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Standard

Hard Anodic Coating Treatment of Aluminum Alloys

1976-01-15
HISTORICAL
AMS2468B
This specification establishes the engineering requirements for producing a hard coating on aluminum alloys and the properties of such coating. This coating has been used typically to increase, by the formation of a dense aluminum oxide, surface hardness and resistance to abrasion and corrosion of aluminum-alloy parts containing, in general, less than 6% copper or 8% silicon or a total of 8% of both, but usage is not limited to such applications. Alloys with higher silicon content alone can be coated satisfactorily with proper precautions in processing. Careful consideration should be given to the use of this process on highly-stressed parts because of the resultant marked lowering of fatigue performance and on parts with sharp corners and edges where chipping may result.
Standard

Hard Anodic Coating Treatment of Aluminum Alloys

1964-06-30
HISTORICAL
AMS2468A
This specification establishes the engineering requirements for producing a hard coating on aluminum alloys and the properties of such coating. This coating has been used typically to increase, by the formation of a dense aluminum oxide, surface hardness and resistance to abrasion and corrosion of aluminum-alloy parts containing, in general, less than 6% copper or 8% silicon or a total of 8% of both, but usage is not limited to such applications. Alloys with higher silicon content alone can be coated satisfactorily with proper precautions in processing. Careful consideration should be given to the use of this process on highly-stressed parts because of the resultant marked lowering of fatigue performance and on parts with sharp corners and edges where chipping may result.
Standard

Hard Anodic Coating Treatment of Aluminum Alloys

1957-01-15
HISTORICAL
AMS2468
This specification establishes the engineering requirements for producing a hard coating on aluminum alloys and the properties of such coating. This coating has been used typically to increase, by the formation of a dense aluminum oxide, surface hardness and resistance to abrasion and corrosion of aluminum-alloy parts containing, in general, less than 6% copper or 8% silicon or a total of 8% of both, but usage is not limited to such applications. Alloys with higher silicon content alone can be coated satisfactorily with proper precautions in processing. Careful consideration should be given to the use of this process on highly-stressed parts because of the resultant marked lowering of fatigue performance and on parts with sharp corners and edges where chipping may result.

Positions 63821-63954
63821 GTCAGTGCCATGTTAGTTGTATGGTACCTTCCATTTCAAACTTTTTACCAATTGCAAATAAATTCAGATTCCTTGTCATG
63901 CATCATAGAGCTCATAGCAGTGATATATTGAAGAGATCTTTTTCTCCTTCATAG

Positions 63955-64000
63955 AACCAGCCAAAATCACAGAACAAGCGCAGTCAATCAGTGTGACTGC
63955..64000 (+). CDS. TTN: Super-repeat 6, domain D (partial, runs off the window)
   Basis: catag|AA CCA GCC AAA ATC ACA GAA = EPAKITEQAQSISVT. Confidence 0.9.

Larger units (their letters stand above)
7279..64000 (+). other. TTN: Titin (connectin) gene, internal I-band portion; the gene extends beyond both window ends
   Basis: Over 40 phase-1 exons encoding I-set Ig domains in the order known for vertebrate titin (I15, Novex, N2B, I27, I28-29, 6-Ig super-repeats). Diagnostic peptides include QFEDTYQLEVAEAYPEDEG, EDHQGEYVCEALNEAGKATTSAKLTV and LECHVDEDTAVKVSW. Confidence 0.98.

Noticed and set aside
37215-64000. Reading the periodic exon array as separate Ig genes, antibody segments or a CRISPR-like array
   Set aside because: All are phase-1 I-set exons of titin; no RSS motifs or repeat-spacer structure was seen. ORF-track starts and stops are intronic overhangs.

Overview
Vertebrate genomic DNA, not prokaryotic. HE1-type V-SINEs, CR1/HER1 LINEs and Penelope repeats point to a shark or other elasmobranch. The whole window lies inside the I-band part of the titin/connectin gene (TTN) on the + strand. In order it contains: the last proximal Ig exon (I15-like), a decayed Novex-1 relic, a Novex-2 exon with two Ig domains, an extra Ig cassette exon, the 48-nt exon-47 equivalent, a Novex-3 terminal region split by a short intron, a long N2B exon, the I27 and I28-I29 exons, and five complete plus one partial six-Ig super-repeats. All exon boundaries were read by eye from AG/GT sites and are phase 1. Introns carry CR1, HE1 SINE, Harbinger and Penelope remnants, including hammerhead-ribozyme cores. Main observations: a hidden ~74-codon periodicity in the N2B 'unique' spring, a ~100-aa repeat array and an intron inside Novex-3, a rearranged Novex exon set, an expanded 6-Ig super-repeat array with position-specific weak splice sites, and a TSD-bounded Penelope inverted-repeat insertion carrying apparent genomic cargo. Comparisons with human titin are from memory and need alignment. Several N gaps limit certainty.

Standard

HARD COATING TREATMENT OF ALUMINUM ALLOYS

1992-07-01
HISTORICAL
AMS2468E
This specification establishes the engineering requirements for producing a hard coating on aluminum alloys and the properties of such coating.
Standard

Hard Anodic Coating Treatment of Aluminum Alloys

1980-01-15
HISTORICAL
AMS2468C
This specification establishes the engineering requirements for producing a hard coating on aluminum alloys and the properties of such coating. This coating has been used typically to increase, by the formation of a dense aluminum oxide, surface hardness and resistance to abrasion and corrosion of aluminum-alloy parts containing, in general, less than 6% copper or 8% silicon or a total of 8% of both, but usage is not limited to such applications. Alloys with higher silicon content alone can be coated satisfactorily with proper precautions in processing. Careful consideration should be given to the use of this process on highly-stressed parts because of the resultant marked lowering of fatigue performance and on parts with sharp corners and edges where chipping may result.
Standard

Hard Anodic Coating Treatment of Aluminum Alloys

1986-04-01
HISTORICAL
AMS2468D
This specification establishes the engineering requirements for producing a hard coating on aluminum alloys and the properties of such coating. This coating has been used typically to increase, by the formation of a dense aluminum oxide, surface hardness and resistance to abrasion and corrosion of aluminum-alloy parts containing, in general, less than 6% copper or 8% silicon or a total of 8% of both, but usage is not limited to such applications. Alloys with higher silicon content alone can be coated satisfactorily with proper precautions in processing. Careful consideration should be given to the use of this process on highly-stressed parts because of the resultant marked lowering of fatigue performance and on parts with sharp corners and edges where chipping may result.
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